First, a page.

As bluefin re­cover, a new fight about how to fish for them

The Morning Call - - BUSINESS CYCLE - By Pa­trick Whit­tle

PORT­LAND, Maine — A fed­eral plan that could loosen the rules about fish­ing for one of the most de­bated species in the ocean has at­tracted the at­ten­tion of fish­er­men and en­vi­ron­men­tal­ists, some of whom fear years of con­ser­va­tion work could be un­done.

Preser­va­tion of the At­lantic bluefin tuna has long been a sub­ject of in­ter­na­tional de­bate, and some­times dis­cord. The gi­ant sushi fish, which oc­ca­sion­ally sell for more than $1 mil­lion and of­ten weigh sev­eral hun­dred pounds, are at a frac­tion of his­tor­i­cal pop­u­la­tion lev­els but have shown pos­i­tive signs in re­cent years.

The fed­eral gov­ern­ment is con­sid­er­ing some changes to the way the fish are man­aged. The Na­tional Oceanic and At­mo­spheric Ad­min­is­tra­tion has said some of the changes would give fish­er­men who use long­lines, a method of fish­ing used to catch large fish, more flex­i­bil­ity by in­creas­ing their amount of open fish­ing area, in­clud­ing in the Gulf of Mex­ico.

The Gulf of Mex­ico is a crit­i­cal spawn­ing area for bluefin, and parts of it are closed down to long­lin­ers in the spring to pro­tect the fish.

Re­open­ing it to fish­ing could jeop­ar­dize the bluefin stock in U.S. wa­ters and be­yond, said Shana Miller, se­nior of­fi­cer for in­ter­na­tional fish­eries con­ser­va­tion with the Ocean Foun­da­tion.

“It would in­crease mor­tal­ity,” Miller said. “It bog­gles the mind why they’re choos­ing to do this.”

Long­lin­ers aren’t al­lowed to tar­get bluefin tuna, but they are al­lowed to keep some if they catch them ac­ci­den­tally. The po­ten­tial rule change would al­low long­lin­ers to op­er­ate in more ter­ri­tory where bluefin spawn, po­ten­tially tak­ing more of them as ac­ci­den­tal by­catch, Miller said.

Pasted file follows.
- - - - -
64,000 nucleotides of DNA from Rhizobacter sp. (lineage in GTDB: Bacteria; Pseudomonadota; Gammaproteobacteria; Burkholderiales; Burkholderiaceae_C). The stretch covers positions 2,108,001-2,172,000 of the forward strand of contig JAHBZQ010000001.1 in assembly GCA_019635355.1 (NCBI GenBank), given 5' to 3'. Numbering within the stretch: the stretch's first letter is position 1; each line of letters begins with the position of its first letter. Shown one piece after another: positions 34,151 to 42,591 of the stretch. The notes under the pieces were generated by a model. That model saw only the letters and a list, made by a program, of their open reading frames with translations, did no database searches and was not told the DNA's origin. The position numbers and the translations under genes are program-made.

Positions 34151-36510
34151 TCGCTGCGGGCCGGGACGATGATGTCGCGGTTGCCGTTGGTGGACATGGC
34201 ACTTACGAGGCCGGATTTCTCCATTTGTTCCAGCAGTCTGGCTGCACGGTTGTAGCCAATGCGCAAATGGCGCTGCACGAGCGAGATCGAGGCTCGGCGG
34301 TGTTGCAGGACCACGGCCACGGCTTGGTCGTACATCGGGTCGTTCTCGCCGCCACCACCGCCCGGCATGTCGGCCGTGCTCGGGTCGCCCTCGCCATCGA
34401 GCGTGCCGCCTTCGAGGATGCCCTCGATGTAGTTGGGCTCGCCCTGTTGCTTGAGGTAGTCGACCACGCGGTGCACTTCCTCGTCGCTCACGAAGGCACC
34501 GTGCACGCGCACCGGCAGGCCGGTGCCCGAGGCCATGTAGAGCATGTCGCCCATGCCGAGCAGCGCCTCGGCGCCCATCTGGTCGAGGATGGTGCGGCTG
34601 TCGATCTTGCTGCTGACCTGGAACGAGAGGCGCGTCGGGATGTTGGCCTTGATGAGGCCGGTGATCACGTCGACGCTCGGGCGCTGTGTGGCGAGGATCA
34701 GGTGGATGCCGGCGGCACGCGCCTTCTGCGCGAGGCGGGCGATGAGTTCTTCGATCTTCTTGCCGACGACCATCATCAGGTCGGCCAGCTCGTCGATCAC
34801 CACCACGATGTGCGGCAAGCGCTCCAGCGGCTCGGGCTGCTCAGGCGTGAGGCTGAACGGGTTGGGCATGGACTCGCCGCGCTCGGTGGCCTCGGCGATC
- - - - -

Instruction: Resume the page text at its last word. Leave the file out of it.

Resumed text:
It would also po­ten­tially open up ter­ri­tory off Cape Hat­teras, North Carolina, and off the North­east­ern states.

Open­ing up the ter­ri­tory is on the ta­ble in part be­cause of dif­fi­cul­ties long­lin­ers have had with catch­ing sword­fish, a more abun­dant species that has high eco­nomic value, said Jen­nie Lyons, a NOAA Fish­eries spokes­woman. NOAA is tak­ing com­ments about its plan to change the fish­ing rules un­til Sept. 30. Rule changes, if ap­proved, could be­gin next year.

“These ad­just­ments are be­ing pro­posed in light of on­go­ing suc­cesses in re­duc­ing bluefin tuna by­catch in some fish­eries and to ad­dress un­der­har­vests of other species — par­tic­u­larly sword­fish — while con­tin­u­ing to min­i­mize bluefin by­catch,” she said.

The changes would also not im­pact fish­er­men’s quota for bluefin, said Randy Blank­in­ship, chief of NOAA Fish­eries’ At­lantic Highly Mi­gra­tory Species Man­age­ment Di­vi­sion.

Fish­er­men most of­ten bring bluefin to the docks in the coastal New Eng­land states, es­pe­cially Mas­sachusetts and Maine, and North Carolina. Long­line fish­er­men need bet­ter fed­eral rules, be­cause for­eign sword­fish­er­men are fill­ing the void cre­ated by re­stric­tions in the do­mes­tic mar­ket, said Dewey Hemil­right, a long­liner out of North Carolina.

“The U.S. fish­er­man is go­ing down while other coun­tries are ship­ping into our mar­ket­place,” he said.


A plan from the fed­eral gov­ern­ment could loosen rules about fish­ing bluefin tuna.

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